Wednesday, February 3, 2016

The Big Basin

Since the upland season was closed in Montana and there was too much snow in my Idaho haunts, I had to look elsewhere for my bird fix.  This time of year I am fairly busy and I was approaching Madoff type financial waste in hotels, gasoline and nonresident licenses, so I could have easily stayed home. But, when I look at my setters' aging, sad eyes, I couldn't stay home.
It left me with Utah or Wyoming chukars. Wyoming was an easy drive, Utah about a day's drive.  I chose the Cowboy State and got out my maps, hopped on the internet, and devised a plan.  Basically, all of my resources said the same thing: there are chukars scattered throughout the Bighorn Basin. Before you SMH, as the kids say, for my possible hot-spotting, look on a map. The Basin is roughly 10,000 square miles and not all of it screams chukars. In fact, in two January trips there, I spent equal time driving as I did hunting.  It took me quite awhile to realize that the Idaho/Oregon chukar habitat that I was looking for, doesn't really exist in Wyoming.  Instead of looking for 45 degrees slopes which rose from large watersheds, I was settling for gradual ridges, with occasional stock tanks and creeks that probably were dry most of the summer.  Cheatgrass was still present, as were scattered sage brush and rocky knobs which we chukar hunters have seen chukars scamper over in our dreams.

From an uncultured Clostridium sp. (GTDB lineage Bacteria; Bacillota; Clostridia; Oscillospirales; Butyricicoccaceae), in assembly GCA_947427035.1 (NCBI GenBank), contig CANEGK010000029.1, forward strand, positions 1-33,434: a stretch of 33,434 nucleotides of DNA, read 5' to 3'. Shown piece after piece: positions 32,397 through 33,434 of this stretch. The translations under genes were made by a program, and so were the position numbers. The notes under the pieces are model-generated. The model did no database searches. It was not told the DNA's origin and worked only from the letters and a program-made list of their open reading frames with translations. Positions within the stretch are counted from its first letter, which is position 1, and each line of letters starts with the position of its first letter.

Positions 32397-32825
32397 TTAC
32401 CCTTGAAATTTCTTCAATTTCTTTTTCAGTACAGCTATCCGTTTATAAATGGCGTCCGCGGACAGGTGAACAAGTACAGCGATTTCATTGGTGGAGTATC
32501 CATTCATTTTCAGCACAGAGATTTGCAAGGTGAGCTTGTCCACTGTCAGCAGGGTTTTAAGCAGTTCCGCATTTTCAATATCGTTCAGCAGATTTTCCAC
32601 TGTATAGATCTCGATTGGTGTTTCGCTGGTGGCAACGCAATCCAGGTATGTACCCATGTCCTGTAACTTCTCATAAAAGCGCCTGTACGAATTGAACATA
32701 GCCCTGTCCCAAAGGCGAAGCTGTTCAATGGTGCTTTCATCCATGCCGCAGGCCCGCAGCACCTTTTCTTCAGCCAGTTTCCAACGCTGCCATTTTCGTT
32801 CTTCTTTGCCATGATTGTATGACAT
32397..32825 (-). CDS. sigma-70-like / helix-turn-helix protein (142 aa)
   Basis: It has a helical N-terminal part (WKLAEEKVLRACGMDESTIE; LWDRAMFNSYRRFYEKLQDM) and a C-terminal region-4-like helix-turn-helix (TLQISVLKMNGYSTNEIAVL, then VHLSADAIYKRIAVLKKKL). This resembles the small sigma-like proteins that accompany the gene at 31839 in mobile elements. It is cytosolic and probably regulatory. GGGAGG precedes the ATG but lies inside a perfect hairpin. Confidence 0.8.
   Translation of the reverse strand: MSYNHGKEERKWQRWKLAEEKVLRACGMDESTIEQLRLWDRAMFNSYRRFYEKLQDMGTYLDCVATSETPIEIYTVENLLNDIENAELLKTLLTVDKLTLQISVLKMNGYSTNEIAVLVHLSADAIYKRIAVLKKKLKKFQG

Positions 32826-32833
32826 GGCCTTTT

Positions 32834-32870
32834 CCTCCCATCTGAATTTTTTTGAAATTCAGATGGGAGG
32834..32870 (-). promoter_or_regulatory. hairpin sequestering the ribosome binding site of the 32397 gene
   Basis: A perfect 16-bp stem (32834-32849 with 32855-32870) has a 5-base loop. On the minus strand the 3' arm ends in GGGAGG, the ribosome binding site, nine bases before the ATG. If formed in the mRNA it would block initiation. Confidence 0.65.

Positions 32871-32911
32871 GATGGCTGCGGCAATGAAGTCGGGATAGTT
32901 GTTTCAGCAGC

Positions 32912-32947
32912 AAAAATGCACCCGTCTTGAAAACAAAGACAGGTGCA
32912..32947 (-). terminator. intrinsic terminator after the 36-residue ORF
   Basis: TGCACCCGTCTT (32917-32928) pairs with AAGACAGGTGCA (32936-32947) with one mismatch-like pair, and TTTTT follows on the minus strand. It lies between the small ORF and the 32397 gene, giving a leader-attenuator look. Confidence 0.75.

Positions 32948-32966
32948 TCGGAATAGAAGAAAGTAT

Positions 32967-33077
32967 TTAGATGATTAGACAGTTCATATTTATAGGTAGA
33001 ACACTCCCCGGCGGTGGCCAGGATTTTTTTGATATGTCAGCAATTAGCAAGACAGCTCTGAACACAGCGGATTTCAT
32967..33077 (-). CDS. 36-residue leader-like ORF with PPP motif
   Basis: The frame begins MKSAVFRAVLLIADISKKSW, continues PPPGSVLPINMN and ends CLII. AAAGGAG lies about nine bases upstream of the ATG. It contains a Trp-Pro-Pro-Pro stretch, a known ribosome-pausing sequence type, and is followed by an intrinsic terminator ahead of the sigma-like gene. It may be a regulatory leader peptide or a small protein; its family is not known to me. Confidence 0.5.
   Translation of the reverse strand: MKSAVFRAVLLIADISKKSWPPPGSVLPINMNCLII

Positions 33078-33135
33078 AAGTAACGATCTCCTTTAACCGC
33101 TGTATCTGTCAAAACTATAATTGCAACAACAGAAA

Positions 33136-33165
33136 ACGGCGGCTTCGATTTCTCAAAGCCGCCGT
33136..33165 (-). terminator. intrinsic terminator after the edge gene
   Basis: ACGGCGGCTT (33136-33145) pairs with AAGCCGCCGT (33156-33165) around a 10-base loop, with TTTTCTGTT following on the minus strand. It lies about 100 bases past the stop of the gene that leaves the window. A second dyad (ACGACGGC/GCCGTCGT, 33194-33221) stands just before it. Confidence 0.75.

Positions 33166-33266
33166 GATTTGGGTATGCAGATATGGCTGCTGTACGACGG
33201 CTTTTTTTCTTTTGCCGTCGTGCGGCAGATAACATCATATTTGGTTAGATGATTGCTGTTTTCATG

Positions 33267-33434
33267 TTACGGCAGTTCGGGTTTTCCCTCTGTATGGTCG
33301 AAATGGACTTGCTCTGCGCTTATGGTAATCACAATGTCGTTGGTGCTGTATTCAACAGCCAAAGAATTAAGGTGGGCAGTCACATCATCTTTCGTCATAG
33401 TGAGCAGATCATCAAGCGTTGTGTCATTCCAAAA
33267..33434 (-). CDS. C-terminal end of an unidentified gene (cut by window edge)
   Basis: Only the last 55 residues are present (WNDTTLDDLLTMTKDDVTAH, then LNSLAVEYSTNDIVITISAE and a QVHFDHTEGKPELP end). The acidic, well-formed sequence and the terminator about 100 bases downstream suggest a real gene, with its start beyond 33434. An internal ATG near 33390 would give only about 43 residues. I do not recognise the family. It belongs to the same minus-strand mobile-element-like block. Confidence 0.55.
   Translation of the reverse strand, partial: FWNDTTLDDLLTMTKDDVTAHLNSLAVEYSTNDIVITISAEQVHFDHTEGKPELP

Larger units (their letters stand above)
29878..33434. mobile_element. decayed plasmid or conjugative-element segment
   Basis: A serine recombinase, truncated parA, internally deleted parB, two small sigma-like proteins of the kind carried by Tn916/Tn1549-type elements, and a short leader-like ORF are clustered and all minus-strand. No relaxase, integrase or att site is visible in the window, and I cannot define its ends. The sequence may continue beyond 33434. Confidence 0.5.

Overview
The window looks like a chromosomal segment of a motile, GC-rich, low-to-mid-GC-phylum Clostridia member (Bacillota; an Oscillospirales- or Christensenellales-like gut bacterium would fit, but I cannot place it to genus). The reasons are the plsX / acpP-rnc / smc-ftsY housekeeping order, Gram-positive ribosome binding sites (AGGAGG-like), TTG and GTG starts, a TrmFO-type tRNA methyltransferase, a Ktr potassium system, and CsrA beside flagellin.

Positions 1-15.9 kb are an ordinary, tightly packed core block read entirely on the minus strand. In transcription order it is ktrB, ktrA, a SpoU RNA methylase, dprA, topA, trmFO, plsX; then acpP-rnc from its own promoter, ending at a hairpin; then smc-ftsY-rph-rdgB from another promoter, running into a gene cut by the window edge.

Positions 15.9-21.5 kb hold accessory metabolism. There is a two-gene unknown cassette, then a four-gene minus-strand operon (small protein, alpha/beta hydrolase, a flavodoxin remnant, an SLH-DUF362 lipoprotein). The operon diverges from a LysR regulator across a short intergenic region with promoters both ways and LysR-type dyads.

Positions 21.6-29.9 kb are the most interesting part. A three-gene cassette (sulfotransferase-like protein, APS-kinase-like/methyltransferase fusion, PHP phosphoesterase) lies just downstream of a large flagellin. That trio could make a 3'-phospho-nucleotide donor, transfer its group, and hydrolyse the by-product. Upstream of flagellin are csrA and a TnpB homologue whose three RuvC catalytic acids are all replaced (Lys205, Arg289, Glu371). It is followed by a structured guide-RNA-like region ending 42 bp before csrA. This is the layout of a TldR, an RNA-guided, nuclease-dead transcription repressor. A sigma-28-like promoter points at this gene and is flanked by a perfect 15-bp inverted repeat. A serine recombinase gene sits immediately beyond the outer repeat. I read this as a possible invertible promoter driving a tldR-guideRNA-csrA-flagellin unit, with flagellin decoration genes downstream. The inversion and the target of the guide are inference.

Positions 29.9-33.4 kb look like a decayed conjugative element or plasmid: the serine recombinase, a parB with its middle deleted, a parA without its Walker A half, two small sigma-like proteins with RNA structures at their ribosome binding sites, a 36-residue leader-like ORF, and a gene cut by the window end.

I saw just enough birds to give me that fire of wanting more.  I won't give Wyoming a 10 out of 10 for chukar habitat or upland hunting in general. Sure there are pockets of great pheasant hunting, healthy numbers of sage grouse and good mountain grouse hunting. But, overall there is a lifetime of arid range land that requires a lot of sifting through.  I don't mind walking miles between coveys of Huns or chukars.  But, if one is having more dry runs than fruitful walks, you begin to question if this is the best use of your time and your dogs' paws.   The birds I shot were in far corners of the Basin, in some fairly nondescript habitat. Now, as February sets in, I won't have another chance to explore and learn more until next season.  Maybe I head to Utah next weekend. That season does remain open until February 15th........